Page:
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Stories And Choices

Stories and Choices

A new research study commissioned by Egmont Publishing UK in collaboration with St Joseph’s Catholic Academy in Stoke on Trent, The Book People and Family, Kids & Youth research.

Reading to children is a powerful way to encourage them to read for pleasure. Children who are read to daily by their parents are much more likely to be independent readers themselves.

Yet reading to children is decline.

Many parents cease to read to their child once their child has mastered the skills to read independently, believing can read means will choose to read for pleasure. So, what happens if the school steps in to ensure children are read to? This is the simple idea behind Egmont’s most recent study, Stories and Choices. What happens if teachers in Key Stage 2 (7-11 year olds) read aloud to their class daily, with no formal teaching agenda, no testing of comprehension, no cross-curricular projects, no measuring of impact? Simply have storytime for pleasure and nothing more? And, because we know choice is really important to encourage children to read, what happens if we supply a lot of books and magazines?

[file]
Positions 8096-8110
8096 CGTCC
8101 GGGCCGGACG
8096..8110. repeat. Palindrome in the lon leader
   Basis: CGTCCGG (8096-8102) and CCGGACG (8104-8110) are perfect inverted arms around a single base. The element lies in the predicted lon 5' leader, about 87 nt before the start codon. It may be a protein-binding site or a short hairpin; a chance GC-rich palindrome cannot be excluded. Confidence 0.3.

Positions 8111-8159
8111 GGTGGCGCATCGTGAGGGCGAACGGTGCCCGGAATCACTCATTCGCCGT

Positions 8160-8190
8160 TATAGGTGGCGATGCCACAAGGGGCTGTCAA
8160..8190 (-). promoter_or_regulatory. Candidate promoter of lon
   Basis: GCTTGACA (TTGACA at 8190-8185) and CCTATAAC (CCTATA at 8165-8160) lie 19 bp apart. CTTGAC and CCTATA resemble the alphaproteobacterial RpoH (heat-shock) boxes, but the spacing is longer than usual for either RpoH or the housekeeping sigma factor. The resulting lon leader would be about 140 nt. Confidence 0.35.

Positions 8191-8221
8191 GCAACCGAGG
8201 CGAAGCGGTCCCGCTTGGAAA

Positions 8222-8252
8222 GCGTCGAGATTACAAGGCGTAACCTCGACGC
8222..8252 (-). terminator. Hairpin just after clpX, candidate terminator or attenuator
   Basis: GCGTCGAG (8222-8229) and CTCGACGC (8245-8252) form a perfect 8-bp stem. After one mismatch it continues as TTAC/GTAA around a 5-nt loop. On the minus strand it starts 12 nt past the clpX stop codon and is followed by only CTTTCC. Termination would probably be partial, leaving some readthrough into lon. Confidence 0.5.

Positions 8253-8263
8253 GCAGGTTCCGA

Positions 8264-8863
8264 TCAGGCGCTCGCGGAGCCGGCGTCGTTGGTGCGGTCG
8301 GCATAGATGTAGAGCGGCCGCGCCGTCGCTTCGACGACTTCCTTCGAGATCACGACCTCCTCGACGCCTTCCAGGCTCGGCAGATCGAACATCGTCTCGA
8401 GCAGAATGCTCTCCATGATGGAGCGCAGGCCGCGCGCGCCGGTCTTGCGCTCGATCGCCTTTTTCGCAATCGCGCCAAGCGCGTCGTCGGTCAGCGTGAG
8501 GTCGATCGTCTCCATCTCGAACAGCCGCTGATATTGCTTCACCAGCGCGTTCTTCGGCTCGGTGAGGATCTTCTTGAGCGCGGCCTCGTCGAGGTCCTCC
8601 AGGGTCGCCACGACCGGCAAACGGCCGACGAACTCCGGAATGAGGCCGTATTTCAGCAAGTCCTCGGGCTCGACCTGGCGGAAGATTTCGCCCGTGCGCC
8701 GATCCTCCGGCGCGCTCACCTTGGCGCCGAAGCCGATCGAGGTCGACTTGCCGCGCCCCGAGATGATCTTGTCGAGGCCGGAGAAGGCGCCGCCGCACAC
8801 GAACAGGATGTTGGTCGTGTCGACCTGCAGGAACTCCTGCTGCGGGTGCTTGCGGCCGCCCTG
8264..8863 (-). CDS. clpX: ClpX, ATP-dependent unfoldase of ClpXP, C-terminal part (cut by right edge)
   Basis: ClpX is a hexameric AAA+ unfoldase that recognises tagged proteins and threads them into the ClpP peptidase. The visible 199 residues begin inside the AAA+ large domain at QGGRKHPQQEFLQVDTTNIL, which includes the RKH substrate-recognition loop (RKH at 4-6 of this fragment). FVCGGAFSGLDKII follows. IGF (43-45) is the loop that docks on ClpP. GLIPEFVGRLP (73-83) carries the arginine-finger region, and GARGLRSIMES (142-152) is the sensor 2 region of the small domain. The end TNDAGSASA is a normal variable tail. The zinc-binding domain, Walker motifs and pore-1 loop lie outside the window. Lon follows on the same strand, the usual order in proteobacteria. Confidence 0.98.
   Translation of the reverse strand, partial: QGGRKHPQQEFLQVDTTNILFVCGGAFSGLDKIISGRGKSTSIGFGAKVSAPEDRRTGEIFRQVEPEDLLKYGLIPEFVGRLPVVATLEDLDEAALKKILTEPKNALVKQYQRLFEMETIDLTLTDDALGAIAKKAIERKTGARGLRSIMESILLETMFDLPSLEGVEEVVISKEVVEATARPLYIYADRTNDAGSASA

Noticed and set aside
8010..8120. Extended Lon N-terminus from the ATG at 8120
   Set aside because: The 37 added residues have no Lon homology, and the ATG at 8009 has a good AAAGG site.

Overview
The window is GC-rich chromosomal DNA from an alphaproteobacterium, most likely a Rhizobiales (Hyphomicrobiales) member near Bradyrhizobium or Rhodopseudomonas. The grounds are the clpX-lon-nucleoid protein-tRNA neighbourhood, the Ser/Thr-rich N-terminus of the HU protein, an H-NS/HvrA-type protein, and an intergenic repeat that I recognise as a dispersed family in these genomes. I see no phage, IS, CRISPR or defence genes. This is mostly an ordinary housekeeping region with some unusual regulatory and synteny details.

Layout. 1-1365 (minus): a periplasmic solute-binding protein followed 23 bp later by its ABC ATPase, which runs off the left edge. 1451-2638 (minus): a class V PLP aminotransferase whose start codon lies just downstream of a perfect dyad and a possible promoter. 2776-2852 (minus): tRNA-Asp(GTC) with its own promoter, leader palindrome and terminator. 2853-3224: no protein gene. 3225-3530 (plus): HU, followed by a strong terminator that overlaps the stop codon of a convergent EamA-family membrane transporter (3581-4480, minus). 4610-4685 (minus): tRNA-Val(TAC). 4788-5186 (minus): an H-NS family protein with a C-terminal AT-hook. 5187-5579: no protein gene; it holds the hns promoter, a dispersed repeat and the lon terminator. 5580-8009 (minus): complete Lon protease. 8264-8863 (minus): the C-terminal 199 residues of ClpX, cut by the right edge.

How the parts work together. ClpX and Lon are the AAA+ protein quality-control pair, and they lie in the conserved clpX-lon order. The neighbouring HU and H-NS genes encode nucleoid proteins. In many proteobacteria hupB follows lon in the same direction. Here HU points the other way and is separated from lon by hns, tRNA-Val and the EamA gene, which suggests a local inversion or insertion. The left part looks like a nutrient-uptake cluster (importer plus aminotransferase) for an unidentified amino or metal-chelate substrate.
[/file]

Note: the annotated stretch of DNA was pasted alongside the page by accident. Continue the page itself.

Egmont decided to see what happened when a school prioritised sharing the pleasure. We worked with 7-11 year olds and their teachers from September to December 2018 at St Joseph’s Catholic Academy in Stoke on Trent, an area of deprivation and a National Literacy Trust Hub.

• 27% of the children are from disadvantaged backgrounds. This is higher than the national average.
• 8% are from an ethnic minority
• 13% are from Traveller families

Some of the parents can’t read. A sizeable number of children have no or very few books of their own, and most are not read to at home. The school has not had new books for some time; what they do have is not as varied as they’d like; and they only have magazines when teachers buy them.

Read our Stories and Choices research findings in full in our PDF.